Ramaphosa vows that criminality won’t be tolerated as violent protests erupt in parts of SA
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DURBAN - PRESIDENT Cyril Ramaphosa said last night that the sporadic but increasingly violent protests in some parts of the country were endangering lives and damaging the government’s efforts to rebuild the economy.
He said the Constitution guaranteed everyone’s right to freely express themselves and to engage in peaceful protest, but there was no justification for violent and disruptive actions.
While he did not allude to the reasons for the protests, which appear to be linked to the imprisonment of former president Jacob Zuma, he said: “While there are those who may be hurt and angry at this moment, there can never be any justification for such violent, destructive and disruptive actions.”
He added that it was concerning to all South Africans that some of these acts of violence were based on ethnic mobilisation.
“This must be condemned by all South Africans, at all costs, as we are a nation committed to non-racialism and non-tribalism, that is underpinned by the diversity and unity of all the people of South Africa, whatever their language, culture, religious beliefs and race.
“Our commitment to our democratic Constitution is based on the fundamental principle that all people are equal before the law, and that all people have the right to equal protection before the law. Let us be clear, as a nation, that we will not tolerate acts of criminality.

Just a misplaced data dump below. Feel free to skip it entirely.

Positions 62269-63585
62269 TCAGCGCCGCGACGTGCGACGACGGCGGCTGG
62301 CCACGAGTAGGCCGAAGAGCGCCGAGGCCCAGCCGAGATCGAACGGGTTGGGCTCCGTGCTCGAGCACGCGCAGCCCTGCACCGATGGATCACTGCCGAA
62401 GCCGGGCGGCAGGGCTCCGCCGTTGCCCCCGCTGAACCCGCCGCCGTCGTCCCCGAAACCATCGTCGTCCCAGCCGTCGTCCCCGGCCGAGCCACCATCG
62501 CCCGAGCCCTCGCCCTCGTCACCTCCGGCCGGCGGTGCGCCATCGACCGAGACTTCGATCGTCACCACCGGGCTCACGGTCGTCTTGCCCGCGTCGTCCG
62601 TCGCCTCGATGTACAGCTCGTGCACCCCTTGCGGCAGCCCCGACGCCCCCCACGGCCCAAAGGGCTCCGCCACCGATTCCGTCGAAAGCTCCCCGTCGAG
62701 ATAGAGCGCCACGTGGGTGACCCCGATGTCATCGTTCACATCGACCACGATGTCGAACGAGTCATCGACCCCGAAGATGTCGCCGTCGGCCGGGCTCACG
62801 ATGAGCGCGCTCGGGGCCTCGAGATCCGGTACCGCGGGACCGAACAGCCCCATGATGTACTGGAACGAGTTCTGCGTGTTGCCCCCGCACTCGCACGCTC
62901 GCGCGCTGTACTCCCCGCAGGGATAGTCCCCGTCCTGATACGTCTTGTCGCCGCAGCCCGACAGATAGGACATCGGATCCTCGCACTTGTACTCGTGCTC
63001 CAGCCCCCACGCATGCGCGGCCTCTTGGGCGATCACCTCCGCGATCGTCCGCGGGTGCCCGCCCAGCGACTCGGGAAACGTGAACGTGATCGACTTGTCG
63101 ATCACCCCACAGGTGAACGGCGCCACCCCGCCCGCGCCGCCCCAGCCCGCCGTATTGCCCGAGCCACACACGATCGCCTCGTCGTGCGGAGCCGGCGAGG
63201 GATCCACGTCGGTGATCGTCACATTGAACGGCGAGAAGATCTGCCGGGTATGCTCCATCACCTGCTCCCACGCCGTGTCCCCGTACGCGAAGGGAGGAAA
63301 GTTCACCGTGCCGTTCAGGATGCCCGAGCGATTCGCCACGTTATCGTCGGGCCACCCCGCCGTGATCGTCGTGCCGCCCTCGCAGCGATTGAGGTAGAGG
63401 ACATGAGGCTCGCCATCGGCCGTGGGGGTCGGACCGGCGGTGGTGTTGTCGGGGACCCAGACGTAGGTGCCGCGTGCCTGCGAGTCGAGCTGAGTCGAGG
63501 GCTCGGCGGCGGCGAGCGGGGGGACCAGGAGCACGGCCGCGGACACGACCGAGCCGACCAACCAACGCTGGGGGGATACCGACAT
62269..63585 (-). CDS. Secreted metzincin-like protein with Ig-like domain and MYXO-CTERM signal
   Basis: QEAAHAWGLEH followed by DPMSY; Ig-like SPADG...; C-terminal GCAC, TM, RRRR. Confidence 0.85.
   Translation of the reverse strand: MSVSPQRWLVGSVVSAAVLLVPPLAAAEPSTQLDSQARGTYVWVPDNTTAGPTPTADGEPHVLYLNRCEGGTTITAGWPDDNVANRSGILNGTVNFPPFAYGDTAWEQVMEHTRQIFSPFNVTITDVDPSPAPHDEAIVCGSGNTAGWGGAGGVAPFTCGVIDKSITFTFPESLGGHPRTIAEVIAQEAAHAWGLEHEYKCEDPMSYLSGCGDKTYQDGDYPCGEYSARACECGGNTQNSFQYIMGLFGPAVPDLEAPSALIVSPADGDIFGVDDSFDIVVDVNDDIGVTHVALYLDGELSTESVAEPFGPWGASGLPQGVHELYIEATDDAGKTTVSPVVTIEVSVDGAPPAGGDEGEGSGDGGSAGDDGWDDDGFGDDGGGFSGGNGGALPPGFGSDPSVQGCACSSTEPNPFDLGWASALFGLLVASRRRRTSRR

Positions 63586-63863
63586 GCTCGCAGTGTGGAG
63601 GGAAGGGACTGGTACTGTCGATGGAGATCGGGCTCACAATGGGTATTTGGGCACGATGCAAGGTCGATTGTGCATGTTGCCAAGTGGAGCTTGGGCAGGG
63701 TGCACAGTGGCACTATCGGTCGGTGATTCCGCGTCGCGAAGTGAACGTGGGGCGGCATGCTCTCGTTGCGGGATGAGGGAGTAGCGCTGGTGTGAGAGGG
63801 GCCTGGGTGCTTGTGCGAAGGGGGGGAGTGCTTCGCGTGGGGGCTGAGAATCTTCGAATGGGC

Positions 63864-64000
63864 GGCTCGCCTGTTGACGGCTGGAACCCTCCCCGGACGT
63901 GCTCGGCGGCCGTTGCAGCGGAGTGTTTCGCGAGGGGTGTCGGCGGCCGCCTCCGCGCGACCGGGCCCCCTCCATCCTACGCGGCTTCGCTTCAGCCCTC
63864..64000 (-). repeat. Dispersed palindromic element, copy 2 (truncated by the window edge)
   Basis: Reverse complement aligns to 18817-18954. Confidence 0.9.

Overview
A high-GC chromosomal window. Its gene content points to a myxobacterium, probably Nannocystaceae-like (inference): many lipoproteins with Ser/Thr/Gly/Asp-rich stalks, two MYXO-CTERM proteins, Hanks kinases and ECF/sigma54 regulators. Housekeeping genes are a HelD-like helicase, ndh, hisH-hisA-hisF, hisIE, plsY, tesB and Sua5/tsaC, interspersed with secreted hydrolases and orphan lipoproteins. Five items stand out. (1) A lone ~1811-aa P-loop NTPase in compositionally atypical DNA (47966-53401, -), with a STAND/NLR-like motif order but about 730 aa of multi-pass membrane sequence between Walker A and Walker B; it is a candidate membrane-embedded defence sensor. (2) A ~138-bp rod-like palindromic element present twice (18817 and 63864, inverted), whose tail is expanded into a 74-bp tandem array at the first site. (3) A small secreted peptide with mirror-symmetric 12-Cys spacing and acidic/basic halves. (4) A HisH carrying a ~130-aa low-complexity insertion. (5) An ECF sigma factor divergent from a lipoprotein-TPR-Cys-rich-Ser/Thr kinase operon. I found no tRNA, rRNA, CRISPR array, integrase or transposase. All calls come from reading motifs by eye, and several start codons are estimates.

“The rule of law safeguards against the abuse of power. The rule of law protects the poor and the vulnerable,” he said.
Ramaphosa said those who were involved in acts of violence would be arrested and prosecuted, and those found guilty of breaking the lockdown regulations would also receive the stipulated penalty.
This would be done without fear or favour, he warned.
He also warned the public to think carefully before sharing anything, on social media or elsewhere, that may not be accurate or verified.
Ramaphosa said that he also condemned attempts to create confusion – through the sharing of false images and videos, often from events that had taken place many years ago.
Ramaphosa said the vast majority of the country’s citizens had shown that they wanted to live in peace and harmony.
“They want to work and earn a living. They want to see our country recover from this pandemic.
“We are working to rebuild our economy so that more jobs can be created, so that more businesses can be supported, and so we can put food on the table, send our children to school and support our families.
“We are building up, not shutting down,” he said.